Juliane Banse/András Schiff: Songs of Debussy and Mozart (ECM New Series 1772)

 

Juliane Banse
András Schiff
Songs of Debussy and Mozart

Juliane Banse soprano
András Schiff piano
Recorded January 2001, Reitstadel, Neumarket
Engineer: Stephan Schellmann
Produced by Manfred Eicher

Sometimes one can set aside the reputations of composers and simply enjoy their music. This recital of songs by Mozart and Debussy, performed by an equally unlikely pair in pianist András Schiff and soprano Juliane Banse, however, simply overflows with its creators’ indelible marks. With a hefty dose of poetry, from French symbolists to Goethe, at hand, we’re the lucky ones who get to connect the dots in a constellation of unusual proportions.

Schiff’s well-spaced articulations and Banse’s meticulous control of tone make for a most fitting vehicle for the evocative Beau soir (Beautiful evening) of Debussy that introduces the program. Clair de lune (Moonlight) very much recalls the songcraft of Poulenc and enchants with its opening line from Verlaine: “Your soul is a chosen landscape…” Such cerebral storytelling continues through Pierrot to the equivocal Apparition. Dissonances in En sourdine (Muted) and the almost Carmen-like pastiche of Fantoches (Marionettes) add bolder hues. Verlaine’s careful words reappear in C’est l’extase langoureuse (It is languorous ecstasy), in which Banse pines:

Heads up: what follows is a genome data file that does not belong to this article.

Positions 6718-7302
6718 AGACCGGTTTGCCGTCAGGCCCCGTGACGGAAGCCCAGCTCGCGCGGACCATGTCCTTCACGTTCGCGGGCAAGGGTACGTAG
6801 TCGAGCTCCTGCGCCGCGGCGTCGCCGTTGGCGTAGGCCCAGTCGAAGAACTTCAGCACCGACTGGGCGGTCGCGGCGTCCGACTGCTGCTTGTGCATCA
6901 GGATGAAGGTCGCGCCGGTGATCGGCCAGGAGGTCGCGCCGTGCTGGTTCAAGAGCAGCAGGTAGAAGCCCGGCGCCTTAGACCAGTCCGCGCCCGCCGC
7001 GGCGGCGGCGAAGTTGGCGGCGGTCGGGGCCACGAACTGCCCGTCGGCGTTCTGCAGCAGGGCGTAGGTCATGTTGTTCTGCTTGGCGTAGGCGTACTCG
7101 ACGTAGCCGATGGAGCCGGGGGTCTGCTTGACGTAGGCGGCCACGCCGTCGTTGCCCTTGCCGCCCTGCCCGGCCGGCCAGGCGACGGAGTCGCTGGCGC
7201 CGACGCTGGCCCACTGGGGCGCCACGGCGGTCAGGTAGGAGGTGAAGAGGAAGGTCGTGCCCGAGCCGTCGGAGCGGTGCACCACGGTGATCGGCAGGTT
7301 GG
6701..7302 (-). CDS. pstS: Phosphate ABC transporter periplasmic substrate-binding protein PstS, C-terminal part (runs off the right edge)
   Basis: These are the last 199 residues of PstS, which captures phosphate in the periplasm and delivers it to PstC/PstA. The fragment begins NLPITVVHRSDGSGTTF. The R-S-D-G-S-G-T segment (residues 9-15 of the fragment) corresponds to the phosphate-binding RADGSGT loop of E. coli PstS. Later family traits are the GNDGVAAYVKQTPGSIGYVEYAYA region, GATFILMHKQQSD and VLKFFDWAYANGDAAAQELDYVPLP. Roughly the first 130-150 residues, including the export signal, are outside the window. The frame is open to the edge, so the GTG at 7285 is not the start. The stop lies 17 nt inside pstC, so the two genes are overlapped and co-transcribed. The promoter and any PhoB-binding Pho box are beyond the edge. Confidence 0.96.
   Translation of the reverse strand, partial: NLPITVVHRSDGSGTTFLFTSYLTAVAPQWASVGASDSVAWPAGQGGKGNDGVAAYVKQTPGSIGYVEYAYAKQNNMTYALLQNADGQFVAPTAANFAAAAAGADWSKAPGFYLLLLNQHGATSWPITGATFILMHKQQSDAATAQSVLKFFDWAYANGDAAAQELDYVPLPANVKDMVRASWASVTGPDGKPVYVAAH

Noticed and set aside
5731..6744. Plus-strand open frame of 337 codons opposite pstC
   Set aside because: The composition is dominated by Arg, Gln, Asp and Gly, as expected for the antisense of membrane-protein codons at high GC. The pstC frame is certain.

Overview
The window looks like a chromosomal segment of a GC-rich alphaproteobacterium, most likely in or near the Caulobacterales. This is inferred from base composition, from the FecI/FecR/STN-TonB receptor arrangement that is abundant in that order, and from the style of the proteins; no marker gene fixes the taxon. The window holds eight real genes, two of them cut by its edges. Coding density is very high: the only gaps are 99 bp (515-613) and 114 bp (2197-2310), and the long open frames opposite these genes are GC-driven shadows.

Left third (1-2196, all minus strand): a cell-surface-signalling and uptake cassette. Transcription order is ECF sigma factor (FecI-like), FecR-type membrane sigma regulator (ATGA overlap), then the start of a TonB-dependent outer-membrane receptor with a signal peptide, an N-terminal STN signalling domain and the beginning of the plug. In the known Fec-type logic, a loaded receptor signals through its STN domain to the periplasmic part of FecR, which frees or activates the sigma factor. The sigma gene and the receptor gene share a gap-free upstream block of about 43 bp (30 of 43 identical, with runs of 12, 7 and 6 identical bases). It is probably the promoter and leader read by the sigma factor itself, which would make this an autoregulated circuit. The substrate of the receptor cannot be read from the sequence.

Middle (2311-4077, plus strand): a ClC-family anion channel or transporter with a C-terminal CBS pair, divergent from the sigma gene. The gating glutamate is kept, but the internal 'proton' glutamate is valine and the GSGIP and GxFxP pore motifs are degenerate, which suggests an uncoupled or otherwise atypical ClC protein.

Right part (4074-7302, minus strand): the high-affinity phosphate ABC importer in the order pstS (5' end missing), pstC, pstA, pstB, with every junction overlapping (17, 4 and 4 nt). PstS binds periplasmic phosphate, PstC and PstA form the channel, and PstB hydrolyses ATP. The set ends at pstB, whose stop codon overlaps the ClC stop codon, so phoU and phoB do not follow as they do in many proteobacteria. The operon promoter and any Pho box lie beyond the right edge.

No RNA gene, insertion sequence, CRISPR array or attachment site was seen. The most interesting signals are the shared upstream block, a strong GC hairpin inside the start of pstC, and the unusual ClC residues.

This soul which mourns
In the subdued lamentation,
It is ours, is it not?
Mine, say, and yours,
Breathing a humble anthem
In the warm evening, very softly? [1]

These songs are not without their programmatic gildings, as in the cascading pianism of Il pleure dans mon cœur (Tears fall in my heart) and the thrilling chording of Chevaux de bois (Merry-go-round). Many adjectives come to mind when trying to describe these miniatures, but the one that resounds most for me throughout this recording is: clear. Like fresh light poured upon the morning fields, they nourish like no other stimulant.

Where Debussy works in more horizontal, sinuous gestures, Mozart brings potent verticality. Though a few of his Lieder, such as Warnung (Warning), bristle with the stately charm we popularly associate with the Salzburgian wunderkind, we cannot help but be delighted by the playful strains of Der Zauberer (The sorcerer), which likens the flames of passion to the dark magic of an eager pursuer. The little fable of Das Veilchen (The violet) gives voice to the desires of its titular flower, who spots a frolicking shepherdess. The violet dreams of being plucked and pressed to her bosom, only to be trodden as she skips ignorantly past. Its last sentiments:

“If I must die, at least I die
Through her, through her,
Here, at her feet!”

The recital closes with Abendempfindung (Thoughts at eventide), in which Joachim Heinrich Campe bids his loved ones not to fall too deeply into grief upon his death, promising to be there with open hands to carry them into heaven:

Bestow a tear on me and be
Not ashamed to weep for me,
For this tear shall be the finest
Pearl within my diadem. [2]

These songs are simply fascinating, and all the more so for being programmed together. Within them are many discoveries to be had. Banse and Schiff are so exacting that one almost imagines the music as having been written for them. An altogether captivating album that is as capricious as it is austere.


[1] Translations by Winifred Radford.
[2] Translations by Lindsay Craig.

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